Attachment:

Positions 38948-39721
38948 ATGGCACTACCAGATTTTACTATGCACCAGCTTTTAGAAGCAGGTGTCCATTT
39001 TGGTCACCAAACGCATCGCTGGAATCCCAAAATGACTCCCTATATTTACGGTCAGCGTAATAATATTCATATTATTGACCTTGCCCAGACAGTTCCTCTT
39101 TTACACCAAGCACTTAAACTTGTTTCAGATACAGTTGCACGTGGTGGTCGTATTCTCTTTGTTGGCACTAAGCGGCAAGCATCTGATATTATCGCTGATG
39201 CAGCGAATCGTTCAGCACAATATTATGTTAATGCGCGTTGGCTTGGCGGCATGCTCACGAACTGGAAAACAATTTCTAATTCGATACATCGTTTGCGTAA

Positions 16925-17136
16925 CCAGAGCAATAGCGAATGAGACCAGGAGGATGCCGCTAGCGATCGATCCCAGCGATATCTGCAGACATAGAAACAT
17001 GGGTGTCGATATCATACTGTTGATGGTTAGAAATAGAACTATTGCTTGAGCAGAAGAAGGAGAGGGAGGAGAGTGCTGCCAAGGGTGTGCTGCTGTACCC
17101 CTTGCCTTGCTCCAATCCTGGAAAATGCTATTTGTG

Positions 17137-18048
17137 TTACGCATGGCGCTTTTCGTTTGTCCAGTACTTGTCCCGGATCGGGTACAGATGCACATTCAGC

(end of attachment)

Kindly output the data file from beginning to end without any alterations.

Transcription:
Positions 38948-39721
38948 ATGGCACTACCAGATTTTACTATGCACCAGCTTTTAGAAGCAGGTGTCCATTT
39001 TGGTCACCAAACGCATCGCTGGAATCCCAAAATGACTCCCTATATTTACGGTCAGCGTAATAATATTCATATTATTGACCTTGCCCAGACAGTTCCTCTT
39101 TTACACCAAGCACTTAAACTTGTTTCAGATACAGTTGCACGTGGTGGTCGTATTCTCTTTGTTGGCACTAAGCGGCAAGCATCTGATATTATCGCTGATG
39201 CAGCGAATCGTTCAGCACAATATTATGTTAATGCGCGTTGGCTTGGCGGCATGCTCACGAACTGGAAAACAATTTCTAATTCGATACATCGTTTGCGTAA

Positions 16925-17136
16925 CCAGAGCAATAGCGAATGAGACCAGGAGGATGCCGCTAGCGATCGATCCCAGCGATATCTGCAGACATAGAAACAT
17001 GGGTGTCGATATCATACTGTTGATGGTTAGAAATAGAACTATTGCTTGAGCAGAAGAAGGAGAGGGAGGAGAGTGCTGCCAAGGGTGTGCTGCTGTACCC
17101 CTTGCCTTGCTCCAATCCTGGAAAATGCTATTTGTG

Positions 17137-18048
17137 TTACGCATGGCGCTTTTCGTTTGTCCAGTACTTGTCCCGGATCGGGTACAGATGCACATTCAGC